Today’s Graduates of the Cheese Making Class!

 After the get-to-know-you-cup-of-coffee, here’s how class starts:

We throw the novices straight at the hardest-to-milk-goat. 

Rachel was brave.  She was not afraid.  She attacked the challenge head-on.  She took the bull by the horns. 

Or, I guess, the goat by the teats.

And got her first ever drip of milk out of an animal that was not herself when nursing her children.

Then, she got pretty good at it!  Notice the two small skinny white lines in the pan? 

Yes.  That is your mother boys.

Yes.  That is your wife, Art.

Yes.  She is milking a goat. 

She didn’t think you…or anyone else she knows, would believe it.

Well, Believe It.

She did.  And she never missed the pot.

Next up was a seasoned pro: Malina has raised milk goats for 35 years. 

She knows goats.

I know cheese. 

Malina knows goats.

I hope I have never mis-represented myself as the Goat Lady, for that is not my specialty.  I do cheese. 

The Animal Whisperer does goats.

Malina does goats. 

Note to future cheese making class students:  Start praying now that she shows up to one of the next classes.  You won’t regret it.

She is a wealth of information.  I may actually force cheese on her to get her to be our Special Guest Speaker at a future class. 

SHE is the GOAT LADY.

Thanks, Malina, for all of your wisdom and knowledge. 

And, Mary, who stormed into life 3 months premature, was fed breast milk in the ICU until her mom gave her goat’s milk.  The day after the goat’s milk, she ripped out the tubes and made her way OUT of the hospital as fast as possible.  Her mother swears by goat’s milk.

Mary has milked cows, but never goats.  She’s darn good at goats.

And, as an aside…Mary, put your husband on the phone now…”Hello Mary’s husband, this is the Goat Cheese Lady.  Get Mary a horse.  Nice talking with you.”

 

And, by the way, Mary’s husband, get Bryce a goat.  He’s good at milking too.

 “Can’t you see my bra no longer fits?  Get me out of here!  I’m dying!!”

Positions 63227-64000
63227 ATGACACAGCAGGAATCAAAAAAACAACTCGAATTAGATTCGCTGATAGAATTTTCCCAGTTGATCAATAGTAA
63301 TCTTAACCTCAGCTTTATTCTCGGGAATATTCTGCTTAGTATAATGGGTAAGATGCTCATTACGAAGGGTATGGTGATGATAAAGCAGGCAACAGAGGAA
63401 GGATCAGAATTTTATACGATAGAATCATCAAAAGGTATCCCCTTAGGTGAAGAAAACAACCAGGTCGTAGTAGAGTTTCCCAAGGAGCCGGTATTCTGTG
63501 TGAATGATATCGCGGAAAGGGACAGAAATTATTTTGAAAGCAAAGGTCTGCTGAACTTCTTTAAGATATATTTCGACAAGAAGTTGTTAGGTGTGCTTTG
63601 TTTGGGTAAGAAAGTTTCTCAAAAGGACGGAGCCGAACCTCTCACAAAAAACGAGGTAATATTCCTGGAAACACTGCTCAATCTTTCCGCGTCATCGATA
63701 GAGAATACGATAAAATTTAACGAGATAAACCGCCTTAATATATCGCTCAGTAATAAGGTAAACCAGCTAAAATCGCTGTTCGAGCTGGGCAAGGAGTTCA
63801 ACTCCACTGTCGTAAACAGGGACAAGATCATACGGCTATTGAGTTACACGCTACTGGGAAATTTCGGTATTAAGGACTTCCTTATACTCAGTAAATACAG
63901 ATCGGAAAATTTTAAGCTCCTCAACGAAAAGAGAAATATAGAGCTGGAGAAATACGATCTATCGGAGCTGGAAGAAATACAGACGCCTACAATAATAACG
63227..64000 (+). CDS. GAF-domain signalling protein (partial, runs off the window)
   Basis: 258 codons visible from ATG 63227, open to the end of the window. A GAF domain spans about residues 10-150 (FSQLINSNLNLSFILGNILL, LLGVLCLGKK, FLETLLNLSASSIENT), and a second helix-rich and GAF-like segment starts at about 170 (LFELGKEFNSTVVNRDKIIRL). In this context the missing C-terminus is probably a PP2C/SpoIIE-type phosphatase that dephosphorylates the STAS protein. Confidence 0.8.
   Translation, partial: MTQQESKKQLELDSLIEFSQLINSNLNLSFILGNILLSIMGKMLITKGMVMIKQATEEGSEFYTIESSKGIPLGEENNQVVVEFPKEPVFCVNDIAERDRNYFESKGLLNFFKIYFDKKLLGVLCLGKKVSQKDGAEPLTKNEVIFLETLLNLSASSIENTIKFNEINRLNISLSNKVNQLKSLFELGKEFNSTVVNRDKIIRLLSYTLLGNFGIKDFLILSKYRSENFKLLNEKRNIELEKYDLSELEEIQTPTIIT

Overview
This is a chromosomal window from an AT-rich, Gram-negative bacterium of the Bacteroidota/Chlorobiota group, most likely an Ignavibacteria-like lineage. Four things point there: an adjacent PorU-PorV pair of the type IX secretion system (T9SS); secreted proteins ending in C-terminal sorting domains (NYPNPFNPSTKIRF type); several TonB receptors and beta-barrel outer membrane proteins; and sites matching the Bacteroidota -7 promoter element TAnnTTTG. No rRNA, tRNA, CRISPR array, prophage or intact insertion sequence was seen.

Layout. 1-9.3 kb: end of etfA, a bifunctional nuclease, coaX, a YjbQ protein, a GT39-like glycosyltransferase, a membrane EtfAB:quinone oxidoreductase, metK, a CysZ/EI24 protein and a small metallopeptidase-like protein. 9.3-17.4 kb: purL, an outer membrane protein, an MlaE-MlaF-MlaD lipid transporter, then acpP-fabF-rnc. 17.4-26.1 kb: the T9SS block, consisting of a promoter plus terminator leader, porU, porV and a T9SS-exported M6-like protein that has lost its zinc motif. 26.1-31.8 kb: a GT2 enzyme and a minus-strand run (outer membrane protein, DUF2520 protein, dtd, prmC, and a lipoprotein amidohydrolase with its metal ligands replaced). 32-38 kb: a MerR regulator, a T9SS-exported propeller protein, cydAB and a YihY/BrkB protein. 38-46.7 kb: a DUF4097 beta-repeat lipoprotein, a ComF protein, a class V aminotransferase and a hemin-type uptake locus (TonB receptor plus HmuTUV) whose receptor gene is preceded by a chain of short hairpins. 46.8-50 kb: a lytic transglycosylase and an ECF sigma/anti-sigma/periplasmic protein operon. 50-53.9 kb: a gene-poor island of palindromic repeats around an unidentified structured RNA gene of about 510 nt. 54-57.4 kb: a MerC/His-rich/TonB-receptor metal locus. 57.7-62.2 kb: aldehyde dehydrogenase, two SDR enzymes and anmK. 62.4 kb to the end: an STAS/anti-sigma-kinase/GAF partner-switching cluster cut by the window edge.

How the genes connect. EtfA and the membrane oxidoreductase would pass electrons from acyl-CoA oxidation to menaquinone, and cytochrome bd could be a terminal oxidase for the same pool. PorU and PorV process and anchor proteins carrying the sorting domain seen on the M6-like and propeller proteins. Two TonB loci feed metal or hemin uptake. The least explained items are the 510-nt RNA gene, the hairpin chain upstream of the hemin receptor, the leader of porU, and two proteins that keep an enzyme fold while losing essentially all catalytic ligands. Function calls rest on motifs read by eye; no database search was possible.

And, Rachel, back in action, and now almost a pro, becomes Canela’s best friend. 

When you’re a goat full of milk, there’s nothin’ like relieving some pressure.

Not that I’ve ever been a goat.

 Need I remind you, Mary’s husband?  Get her a horse.  Get Bryce a goat. 

At least two, actually.  Goats do better in groups.  They’re social, herd-type beings that are exceptionally loud if they’re alone.

 Rachel strains the milk to get out any hairs or dirt that fall in accidentally when milking.

 Mary finishes and we’re ready to start making the chevre.

 

It curdles after being heated and adding the vinegar and is ready to pour through the cheese cloth.

There’s no chance you’ll be successful in home cheese making if you don’t have these two ladies helping you tie up the bag. 

Mary adds the citric acid to the water to complete the first step in making the mozzarella.

And, you MUST use purple and pink gloves when forming and finishing your mozzarella. 

Two reasons: 

1.  The cheese gets REALLY hot.  Anywhere between 145 and 175 degrees.  Treatment of burns at the Goat Cheese Making Class is an extra charge.  We try to stay away from that.

2.  The standard yellow playtex gloves just don’t look as good as purple and pink.

It was at times like this that we discussed world peace, global warming and ocean floor exploration.

OK.  Not really.